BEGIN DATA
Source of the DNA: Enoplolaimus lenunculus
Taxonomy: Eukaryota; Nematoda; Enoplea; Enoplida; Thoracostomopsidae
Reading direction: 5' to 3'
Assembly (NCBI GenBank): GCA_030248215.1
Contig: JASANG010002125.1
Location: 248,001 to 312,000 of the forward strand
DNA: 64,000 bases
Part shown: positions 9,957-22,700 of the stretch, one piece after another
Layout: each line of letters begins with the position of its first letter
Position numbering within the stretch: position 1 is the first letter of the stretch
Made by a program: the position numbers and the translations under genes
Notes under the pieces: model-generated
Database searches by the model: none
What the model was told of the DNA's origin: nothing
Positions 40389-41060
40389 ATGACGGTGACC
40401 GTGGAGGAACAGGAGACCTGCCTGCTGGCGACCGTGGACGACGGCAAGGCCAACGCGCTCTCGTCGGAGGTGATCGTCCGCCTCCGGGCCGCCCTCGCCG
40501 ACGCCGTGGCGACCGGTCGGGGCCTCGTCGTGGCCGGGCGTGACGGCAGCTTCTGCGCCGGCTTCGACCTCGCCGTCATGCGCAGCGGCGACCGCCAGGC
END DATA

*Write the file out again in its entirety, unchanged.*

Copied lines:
Source of the DNA: Enoplolaimus lenunculus
Taxonomy: Eukaryota; Nematoda; Enoplea; Enoplida; Thoracostomopsidae
Reading direction: 5' to 3'
Assembly (NCBI GenBank): GCA_030248215.1
Contig: JASANG010002125.1
Location: 248,001 to 312,000 of the forward strand
DNA: 64,000 bases
Part shown: positions 9,957-22,700 of the stretch, one piece after another
Layout: each line of letters begins with the position of its first letter
Position numbering within the stretch: position 1 is the first letter of the stretch
Made by a program: the position numbers and the translations under genes
Notes under the pieces: model-generated
Database searches by the model: none
What the model was told of the DNA's origin: nothing
Positions 40389-41060
40389 ATGACGGTGACC
40401 GTGGAGGAACAGGAGACCTGCCTGCTGGCGACCGTGGACGACGGCAAGGCCAACGCGCTCTCGTCGGAGGTGATCGTCCGCCTCCGGGCCGCCCTCGCCG
40501 ACGCCGTGGCGACCGGTCGGGGCCTCGTCGTGGCCGGGCGTGACGGCAGCTTCTGCGCCGGCTTCGACCTCGCCGTCATGCGCAGCGGCGACCGCCAGGC